# Evaluation of logical compound expressions

sage: foo=sin(x) > 0 ; foo
sin(x) > 0
sage: bar=cos(x)>0 ; bar
cos(x) > 0


I do not understand this :

sage: foo and bar
sin(x) > 0
sage: foo or bar
cos(x) > 0


As long as x has no value, these expressions can't be evaluated or simplified. Could some kind soul enlighten my confused mind ?

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From my testing, it appears that foo is evaluating to False. Hence, in the expression "foo and bar", the foo is evaluating as False, so it skips evaluation of bar. As such, it is returning the first operand, foo, which is sin(x) > 0.

In the second expression, "foo or bar", the foo evaluates as False. With an "or" operator, the second operand must be evaluated. As such, it's returning the second operand, bar, cos(x) > 0.

You can see similar behavior of the "and" and "or" operators with the following:

sage: 0.0 and sin(x)
0.000000000000000
sage: 0.0 or sin(x)
sin(x)


Edit: Sorry, this probably didn't answer the original question. I can't tell you why foo is being evaluated as False, given the unknown value of x. However, I can reasonably assume that foo is being evaluated as False. If you plug in a value for x, like foo(2.0), then it correctly evaluates as True.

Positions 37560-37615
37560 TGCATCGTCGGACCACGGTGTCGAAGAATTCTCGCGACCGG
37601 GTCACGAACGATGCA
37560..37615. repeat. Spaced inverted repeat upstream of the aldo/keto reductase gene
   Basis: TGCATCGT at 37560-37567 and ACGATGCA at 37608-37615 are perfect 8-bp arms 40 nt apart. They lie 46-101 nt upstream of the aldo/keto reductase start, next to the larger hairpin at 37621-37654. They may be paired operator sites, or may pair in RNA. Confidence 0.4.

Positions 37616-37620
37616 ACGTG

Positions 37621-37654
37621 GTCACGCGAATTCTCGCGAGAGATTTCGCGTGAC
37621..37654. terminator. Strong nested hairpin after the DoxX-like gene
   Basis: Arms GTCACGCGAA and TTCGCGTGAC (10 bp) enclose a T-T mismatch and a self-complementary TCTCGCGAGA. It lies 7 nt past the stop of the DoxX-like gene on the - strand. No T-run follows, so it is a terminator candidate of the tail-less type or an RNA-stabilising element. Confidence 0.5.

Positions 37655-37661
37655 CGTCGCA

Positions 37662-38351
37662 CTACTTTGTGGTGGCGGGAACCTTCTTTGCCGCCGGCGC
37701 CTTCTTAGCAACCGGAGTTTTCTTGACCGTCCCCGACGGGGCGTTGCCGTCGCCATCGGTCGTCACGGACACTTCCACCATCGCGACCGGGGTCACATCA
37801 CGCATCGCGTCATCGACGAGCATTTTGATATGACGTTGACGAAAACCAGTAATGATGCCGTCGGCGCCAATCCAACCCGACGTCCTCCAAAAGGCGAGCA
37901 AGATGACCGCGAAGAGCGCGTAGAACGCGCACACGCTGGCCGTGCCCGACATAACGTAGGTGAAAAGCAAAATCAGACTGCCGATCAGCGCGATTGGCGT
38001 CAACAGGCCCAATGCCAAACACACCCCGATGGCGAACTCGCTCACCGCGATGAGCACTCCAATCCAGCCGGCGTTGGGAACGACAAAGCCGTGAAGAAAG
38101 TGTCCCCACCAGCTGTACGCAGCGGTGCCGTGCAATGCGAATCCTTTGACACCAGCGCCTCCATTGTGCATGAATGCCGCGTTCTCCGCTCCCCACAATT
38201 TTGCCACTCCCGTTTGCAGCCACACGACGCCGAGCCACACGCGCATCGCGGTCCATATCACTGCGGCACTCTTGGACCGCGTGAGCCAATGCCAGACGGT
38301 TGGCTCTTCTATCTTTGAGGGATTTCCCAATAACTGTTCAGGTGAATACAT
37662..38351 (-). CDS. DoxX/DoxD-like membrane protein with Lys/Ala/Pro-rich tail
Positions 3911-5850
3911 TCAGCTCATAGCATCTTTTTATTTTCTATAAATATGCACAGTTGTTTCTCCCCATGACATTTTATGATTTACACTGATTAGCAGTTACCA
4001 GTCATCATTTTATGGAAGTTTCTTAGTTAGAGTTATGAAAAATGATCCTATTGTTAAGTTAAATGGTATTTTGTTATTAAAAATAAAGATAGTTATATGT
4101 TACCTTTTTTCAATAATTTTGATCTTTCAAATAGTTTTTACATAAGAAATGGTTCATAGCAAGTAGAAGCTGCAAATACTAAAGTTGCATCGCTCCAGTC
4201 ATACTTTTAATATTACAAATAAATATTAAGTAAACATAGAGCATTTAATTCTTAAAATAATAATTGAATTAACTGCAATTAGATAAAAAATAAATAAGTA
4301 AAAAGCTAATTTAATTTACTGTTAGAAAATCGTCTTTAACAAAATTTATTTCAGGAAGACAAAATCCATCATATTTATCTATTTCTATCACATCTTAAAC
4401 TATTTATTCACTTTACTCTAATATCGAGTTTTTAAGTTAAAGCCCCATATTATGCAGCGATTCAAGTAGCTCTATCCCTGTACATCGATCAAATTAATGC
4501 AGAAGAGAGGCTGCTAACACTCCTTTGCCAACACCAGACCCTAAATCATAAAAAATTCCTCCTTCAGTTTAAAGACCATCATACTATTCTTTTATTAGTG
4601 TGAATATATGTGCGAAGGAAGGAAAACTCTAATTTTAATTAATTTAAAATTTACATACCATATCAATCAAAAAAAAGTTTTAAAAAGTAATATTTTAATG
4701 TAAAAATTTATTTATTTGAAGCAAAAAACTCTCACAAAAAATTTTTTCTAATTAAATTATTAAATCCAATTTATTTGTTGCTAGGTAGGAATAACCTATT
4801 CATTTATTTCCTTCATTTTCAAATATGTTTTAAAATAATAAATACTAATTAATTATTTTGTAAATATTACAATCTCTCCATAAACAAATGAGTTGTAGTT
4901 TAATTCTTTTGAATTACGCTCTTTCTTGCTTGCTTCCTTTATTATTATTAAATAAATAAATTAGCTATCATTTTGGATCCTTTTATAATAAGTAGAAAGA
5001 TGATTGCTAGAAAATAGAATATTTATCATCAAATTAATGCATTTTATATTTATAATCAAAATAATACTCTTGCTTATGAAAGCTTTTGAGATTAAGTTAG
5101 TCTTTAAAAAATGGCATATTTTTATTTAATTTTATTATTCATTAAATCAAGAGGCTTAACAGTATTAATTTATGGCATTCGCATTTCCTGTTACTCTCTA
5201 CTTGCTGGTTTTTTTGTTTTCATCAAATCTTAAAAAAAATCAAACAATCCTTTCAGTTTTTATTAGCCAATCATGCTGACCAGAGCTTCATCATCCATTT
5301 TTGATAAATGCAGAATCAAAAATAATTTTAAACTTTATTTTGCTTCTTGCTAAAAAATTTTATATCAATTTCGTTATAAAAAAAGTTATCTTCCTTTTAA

more

Okay. As jaydfox points out, there are three things :

• and evaluates "lazily" from left to right, and stops at the first argument evaluated to False.

• Anything that can't be proven True evaluates to False.

• and returns the first False argument unevaluated.

The last one baffles me. it means that I can't write if sin(x>0 and cos(x>0): doSomething(): I would doSomething() if x was unbound....

I need to write if (sin(x)>0 and cos(x)>0) is True: doSomething().

more

Hmm, I checked that last one. Here's what I'm seeing:

sage: if (sin(x)>0 and cos(x)>0): print("Hello!")
sage: if (sin(x)>0 or cos(x)>0): print("Hello!")
sage: if not (sin(x)>0 and cos(x)>0): print("Hello!")
Hello!